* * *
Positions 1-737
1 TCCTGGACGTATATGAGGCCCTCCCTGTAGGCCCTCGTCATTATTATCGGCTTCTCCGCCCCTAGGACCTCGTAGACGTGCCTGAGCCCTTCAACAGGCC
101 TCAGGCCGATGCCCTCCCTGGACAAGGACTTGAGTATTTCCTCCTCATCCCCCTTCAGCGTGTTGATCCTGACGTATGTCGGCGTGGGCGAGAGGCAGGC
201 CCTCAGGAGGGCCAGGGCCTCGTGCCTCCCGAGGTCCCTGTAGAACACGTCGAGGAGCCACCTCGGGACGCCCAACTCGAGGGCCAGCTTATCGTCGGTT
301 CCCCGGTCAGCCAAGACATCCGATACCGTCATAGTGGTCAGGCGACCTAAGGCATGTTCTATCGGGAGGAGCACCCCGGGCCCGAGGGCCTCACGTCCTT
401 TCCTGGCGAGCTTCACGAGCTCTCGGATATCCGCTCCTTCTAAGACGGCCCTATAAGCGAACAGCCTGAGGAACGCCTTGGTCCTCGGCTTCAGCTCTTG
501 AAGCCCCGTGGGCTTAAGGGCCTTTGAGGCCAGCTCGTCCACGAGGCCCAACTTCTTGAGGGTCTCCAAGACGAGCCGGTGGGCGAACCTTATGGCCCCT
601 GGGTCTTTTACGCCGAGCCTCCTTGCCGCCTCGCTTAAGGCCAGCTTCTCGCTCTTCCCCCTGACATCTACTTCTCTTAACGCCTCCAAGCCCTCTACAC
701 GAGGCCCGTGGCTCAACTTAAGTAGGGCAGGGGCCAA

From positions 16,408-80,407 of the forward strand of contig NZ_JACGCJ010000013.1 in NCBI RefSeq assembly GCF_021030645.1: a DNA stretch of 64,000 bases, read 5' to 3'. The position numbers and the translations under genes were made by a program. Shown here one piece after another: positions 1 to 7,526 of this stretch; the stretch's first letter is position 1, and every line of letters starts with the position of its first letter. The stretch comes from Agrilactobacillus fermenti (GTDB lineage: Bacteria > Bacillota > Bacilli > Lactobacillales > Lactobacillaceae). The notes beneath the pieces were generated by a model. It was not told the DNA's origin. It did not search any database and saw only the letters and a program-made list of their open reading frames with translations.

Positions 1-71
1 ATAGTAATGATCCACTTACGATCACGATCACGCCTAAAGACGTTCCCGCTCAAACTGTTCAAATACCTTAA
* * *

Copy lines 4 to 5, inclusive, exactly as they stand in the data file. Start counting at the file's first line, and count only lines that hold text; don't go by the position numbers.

201 CCTCAGGAGGGCCAGGGCCTCGTGCCTCCCGAGGTCCCTGTAGAACACGTCGAGGAGCCACCTCGGGACGCCCAACTCGAGGGCCAGCTTATCGTCGGTT
301 CCCCGGTCAGCCAAGACATCCGATACCGTCATAGTGGTCAGGCGACCTAAGGCATGTTCTATCGGGAGGAGCACCCCGGGCCCGAGGGCCTCACGTCCTT